QROPS Lite Are Heavy Hitters For Expats

More and more expats are turning towards Qualifying Recognised Overseas Pension Schemes (QROPS) according to figures from HM Revenue & Customs.

From a standing start of zero when QROPS first opened for business on April 6, 2006, HMRC expects around 10,000 QROPS transfers out of British pensions this year.

Part of this steadily increase number comes from QROPS providers seeking out investors with smaller pension funds to maintain their businesses.

The average British pension pot is surprisingly low for a lifetime of savings – somewhere between £35,000 and £40,000 on average.

However, many of the high-powered QROPS providers are geared up for transfers of £100,000 or more, which can leave some of the smaller investors out in the cold.

Tax firepower

HMRC does not impose any minimum or maximum transfer levels, but providers do set their own business rules to attract the customers they want.

This leaves some cherry-picking only the wealthiest clients.

Now, some QROPS providers are recognising that many expats and international workers with UK pension rights are retirement savers with small pension pots.

To make a transfer attractive, they are offering a QROPS lite pension for funds adding up to just £20,000.

A QROPS lite is the sawn-off shotgun of offshore pensions.

The tax firepower remains the same, but to make administration and fund charges cost-effective for smaller funds, investment options are limited.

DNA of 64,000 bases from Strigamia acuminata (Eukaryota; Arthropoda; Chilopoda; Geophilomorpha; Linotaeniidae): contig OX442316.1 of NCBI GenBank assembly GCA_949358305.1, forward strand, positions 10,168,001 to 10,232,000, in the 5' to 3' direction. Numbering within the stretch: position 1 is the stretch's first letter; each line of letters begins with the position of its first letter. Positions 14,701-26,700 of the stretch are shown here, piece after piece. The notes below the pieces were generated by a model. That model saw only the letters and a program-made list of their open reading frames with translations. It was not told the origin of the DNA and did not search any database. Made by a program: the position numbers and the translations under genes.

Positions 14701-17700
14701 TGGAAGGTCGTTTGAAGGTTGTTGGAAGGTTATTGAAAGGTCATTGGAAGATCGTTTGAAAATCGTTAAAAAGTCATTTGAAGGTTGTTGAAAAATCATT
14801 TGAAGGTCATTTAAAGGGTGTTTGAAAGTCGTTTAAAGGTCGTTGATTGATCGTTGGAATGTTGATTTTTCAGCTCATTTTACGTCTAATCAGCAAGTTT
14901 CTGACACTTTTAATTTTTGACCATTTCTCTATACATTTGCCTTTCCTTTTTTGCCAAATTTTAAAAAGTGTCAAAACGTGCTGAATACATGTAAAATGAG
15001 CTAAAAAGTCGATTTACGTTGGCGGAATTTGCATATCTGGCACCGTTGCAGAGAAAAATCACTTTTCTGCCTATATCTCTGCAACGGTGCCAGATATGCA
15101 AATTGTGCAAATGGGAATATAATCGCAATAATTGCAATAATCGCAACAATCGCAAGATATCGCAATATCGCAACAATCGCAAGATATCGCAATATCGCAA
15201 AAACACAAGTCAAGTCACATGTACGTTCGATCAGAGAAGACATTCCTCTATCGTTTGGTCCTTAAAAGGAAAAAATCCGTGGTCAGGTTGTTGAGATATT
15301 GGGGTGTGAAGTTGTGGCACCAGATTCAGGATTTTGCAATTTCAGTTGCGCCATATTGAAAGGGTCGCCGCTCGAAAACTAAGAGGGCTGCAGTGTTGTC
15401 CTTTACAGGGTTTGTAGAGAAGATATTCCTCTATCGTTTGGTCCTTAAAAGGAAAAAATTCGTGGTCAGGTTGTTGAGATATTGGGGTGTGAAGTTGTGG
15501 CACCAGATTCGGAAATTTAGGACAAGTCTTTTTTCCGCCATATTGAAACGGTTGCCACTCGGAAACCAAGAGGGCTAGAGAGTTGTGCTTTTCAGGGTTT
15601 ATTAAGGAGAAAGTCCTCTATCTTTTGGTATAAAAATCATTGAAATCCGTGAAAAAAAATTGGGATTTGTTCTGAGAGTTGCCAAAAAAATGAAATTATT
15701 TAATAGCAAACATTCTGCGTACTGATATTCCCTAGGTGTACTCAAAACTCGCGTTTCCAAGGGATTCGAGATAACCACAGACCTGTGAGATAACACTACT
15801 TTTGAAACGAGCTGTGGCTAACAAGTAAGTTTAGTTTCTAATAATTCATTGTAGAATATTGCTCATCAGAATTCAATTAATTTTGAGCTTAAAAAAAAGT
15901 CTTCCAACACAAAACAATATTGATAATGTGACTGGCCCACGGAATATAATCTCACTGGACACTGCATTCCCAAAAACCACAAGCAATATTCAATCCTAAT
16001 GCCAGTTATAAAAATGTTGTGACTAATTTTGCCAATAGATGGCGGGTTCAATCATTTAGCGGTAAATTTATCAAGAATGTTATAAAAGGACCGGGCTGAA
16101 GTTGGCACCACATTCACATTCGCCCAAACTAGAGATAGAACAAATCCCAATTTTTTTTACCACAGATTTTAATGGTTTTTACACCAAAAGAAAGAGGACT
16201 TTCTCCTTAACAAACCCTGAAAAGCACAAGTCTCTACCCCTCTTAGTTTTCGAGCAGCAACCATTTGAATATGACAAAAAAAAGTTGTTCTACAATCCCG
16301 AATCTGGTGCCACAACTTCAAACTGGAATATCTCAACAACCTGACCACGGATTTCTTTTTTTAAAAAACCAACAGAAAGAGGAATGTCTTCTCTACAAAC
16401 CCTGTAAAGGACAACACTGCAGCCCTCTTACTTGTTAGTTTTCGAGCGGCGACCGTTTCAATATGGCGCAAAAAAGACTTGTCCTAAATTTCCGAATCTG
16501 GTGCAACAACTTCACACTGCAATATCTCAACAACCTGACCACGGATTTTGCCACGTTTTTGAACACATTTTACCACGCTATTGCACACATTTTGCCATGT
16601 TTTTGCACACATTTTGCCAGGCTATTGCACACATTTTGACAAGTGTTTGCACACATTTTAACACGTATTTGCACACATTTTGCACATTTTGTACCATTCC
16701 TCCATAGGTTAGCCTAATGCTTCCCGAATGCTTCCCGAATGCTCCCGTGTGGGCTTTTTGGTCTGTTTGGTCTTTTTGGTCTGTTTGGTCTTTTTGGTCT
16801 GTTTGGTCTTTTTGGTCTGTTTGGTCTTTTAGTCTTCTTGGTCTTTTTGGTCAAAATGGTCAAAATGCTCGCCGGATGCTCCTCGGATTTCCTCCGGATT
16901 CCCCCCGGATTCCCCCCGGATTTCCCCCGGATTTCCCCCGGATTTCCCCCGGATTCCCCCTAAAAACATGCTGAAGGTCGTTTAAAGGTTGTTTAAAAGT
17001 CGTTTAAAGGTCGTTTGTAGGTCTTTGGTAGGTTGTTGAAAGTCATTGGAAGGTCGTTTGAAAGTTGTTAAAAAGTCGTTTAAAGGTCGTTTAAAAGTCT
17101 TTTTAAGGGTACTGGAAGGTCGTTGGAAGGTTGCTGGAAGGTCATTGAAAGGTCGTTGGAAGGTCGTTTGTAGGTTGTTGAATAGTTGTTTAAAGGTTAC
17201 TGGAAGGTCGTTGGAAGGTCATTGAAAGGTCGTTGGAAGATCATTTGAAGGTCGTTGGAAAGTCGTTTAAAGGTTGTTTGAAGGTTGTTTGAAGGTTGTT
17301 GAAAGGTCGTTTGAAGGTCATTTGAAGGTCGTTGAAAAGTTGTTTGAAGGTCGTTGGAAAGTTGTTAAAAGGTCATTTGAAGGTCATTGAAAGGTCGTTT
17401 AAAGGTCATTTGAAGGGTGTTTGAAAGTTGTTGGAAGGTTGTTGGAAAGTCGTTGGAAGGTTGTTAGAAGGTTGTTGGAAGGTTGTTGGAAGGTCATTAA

For instance, one provider only offers a limited range of funds managed by The Prudential.

Bringing QROPS to the retirement saving masses brings other advantages, even with fees of between £650 and £1,000 a year factored in.

Treasury whispers

One major benefit for an expat is saving foreign exchange fees when switching cash from Sterling, if the pension remains in the UK, to Euros, US dollars or any other major currency as a QROPS will pay benefits in many currencies straight into the bank.

Another is many QROPS will offer an extra lump sum payment of up to 30% of the fund, rather than the 25% paid in the UK.

Whispers coming out of HM Treasury also suggest the government is looking at capping or reducing this tax-free payment, but as overseas QROPS jurisdictions set these levels, the 30% opportunity should still remain available.

Another option is consolidating a number of smaller pension funds into a single QROPS to cut costs.

The message for expat retirement savers struggling with money is a QROPS is definitely something to look to for financial relief.

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